The barriers 18a and 18b employed in one of the powder compacting machines had the construction shown in FIGS. 12(A) and (B), 24 mm. in length, 18 mm. in width and 3 mm. in thickness, and were arranged in a manner similar to that shown in FIGS. 5 and 6. Specifically, each of the barriers 18a and 18b employed was secured to the chute 16 so as to extend at an angle of 45° relative to the plane of the lower end of the passage 16a from the plane passing through the diameter of rotation of the screw feeder 13 at right angles to the plane where the maximum compressive force is applied to the mass of powdery material being compressed between the compressing rolls and had that portion which contacts the mass of powdery material falling from the passage 16a towards the clearance between the compressing rolls curved to follow the curvature of the adjacent one of the compressing rolls.

The test results are illustrated in FIGS. 28 and 30, wherein FIG. 28 illustrates the pattern of distribution of compressive force in a direction widthwise of the clearance between the compressing rolls of the powder compacting machine wherein no barriers were employed, while FIG. 30 illustrates the pattern of distribution of compressive force in a direction widthwise of the clearance between the pinching rolls of the powder compacting machine wherein the barriers 18a and 18b were employed.

Assuming that Pmax represents the highest compressive force applied while Pmin represents the smallest compressive force applied, the ratio Pmax/Pmin was 7.81 in the machine wherein no barriers were employed and 1.85 in the machine wherein the barriers 18a and 18b were employed according to the teachings of the present invention.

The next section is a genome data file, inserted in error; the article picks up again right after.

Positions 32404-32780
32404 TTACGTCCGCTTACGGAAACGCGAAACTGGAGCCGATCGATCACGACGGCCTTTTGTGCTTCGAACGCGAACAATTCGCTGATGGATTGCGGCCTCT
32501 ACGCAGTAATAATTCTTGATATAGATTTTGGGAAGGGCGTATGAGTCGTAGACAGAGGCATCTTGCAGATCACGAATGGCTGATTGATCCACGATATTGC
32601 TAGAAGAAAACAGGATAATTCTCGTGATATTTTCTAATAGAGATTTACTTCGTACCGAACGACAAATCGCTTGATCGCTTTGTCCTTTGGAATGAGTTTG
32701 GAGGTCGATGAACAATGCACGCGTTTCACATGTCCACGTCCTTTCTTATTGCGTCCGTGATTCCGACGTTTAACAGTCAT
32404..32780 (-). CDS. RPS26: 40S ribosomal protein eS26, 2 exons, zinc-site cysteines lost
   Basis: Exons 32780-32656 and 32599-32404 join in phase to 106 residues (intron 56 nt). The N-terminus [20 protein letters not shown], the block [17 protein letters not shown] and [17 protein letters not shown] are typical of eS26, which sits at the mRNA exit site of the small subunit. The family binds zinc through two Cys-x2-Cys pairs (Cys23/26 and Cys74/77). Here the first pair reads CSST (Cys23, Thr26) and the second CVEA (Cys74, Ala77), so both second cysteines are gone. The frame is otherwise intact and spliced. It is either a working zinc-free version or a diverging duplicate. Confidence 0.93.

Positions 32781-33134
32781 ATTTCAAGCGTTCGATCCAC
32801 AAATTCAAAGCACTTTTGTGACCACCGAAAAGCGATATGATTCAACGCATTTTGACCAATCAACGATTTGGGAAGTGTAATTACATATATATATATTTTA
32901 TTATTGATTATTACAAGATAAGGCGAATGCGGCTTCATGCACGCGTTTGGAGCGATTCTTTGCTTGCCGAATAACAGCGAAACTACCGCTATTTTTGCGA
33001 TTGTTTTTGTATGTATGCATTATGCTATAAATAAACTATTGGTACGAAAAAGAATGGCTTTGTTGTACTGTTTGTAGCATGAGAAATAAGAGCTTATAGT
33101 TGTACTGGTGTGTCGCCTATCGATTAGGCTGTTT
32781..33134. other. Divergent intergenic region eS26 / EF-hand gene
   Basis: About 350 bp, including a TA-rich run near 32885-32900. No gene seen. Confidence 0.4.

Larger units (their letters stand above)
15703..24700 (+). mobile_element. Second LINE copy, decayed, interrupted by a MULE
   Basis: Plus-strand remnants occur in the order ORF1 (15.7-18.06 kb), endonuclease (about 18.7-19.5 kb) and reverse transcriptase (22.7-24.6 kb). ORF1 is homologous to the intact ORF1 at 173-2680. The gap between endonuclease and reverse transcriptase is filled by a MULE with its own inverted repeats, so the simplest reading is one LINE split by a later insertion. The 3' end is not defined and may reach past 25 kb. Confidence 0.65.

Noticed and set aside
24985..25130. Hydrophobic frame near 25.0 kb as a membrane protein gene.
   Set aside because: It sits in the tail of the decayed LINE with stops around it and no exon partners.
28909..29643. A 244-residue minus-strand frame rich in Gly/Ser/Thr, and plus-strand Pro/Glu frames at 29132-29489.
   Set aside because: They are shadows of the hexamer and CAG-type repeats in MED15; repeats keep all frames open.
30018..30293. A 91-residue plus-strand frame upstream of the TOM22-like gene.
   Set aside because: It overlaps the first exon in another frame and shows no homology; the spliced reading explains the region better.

From the comparison of the graphs of FIGS. 28 and 30 and since the ratio is smaller in the machine using the barriers than that in the machine using no barriers, it is clear that the flaky articles of substantially uniform thickness could be manufactured from the powdery material since the barriers satisfactorily functioned to dispense the mass of powdery material uniformly over the width of the clearance between the pinching rolls.

The hopper 15 may be of any known construction. However, powdery material tends to have a low density when the interstices between the particles of the powdery material contain air. In other words, when the interstices between the powdery particles contain air, the apparent specific volume of the powdery material becomes higher than the substantial specific volume when no air is contained in the particle interstices.

Although the conventional hopper unit is satisfactorily operable with a powdery material having an apparent specific volume of not more than 2.5, the capability to supply powdery material tends to be adversely affected when apparent specific volume comes within the range of 4 to 5. The result is that a mass of powdery material can hardly be fed through the clearance between the compressing rolls and, consequently, flaky articles of substantially uniform thickness can not be obtained. Furthermore, when the apparent specific volume of the powdery material to be compressed exceeds 5, the conventional compacting machine will no longer operate satisfactorily.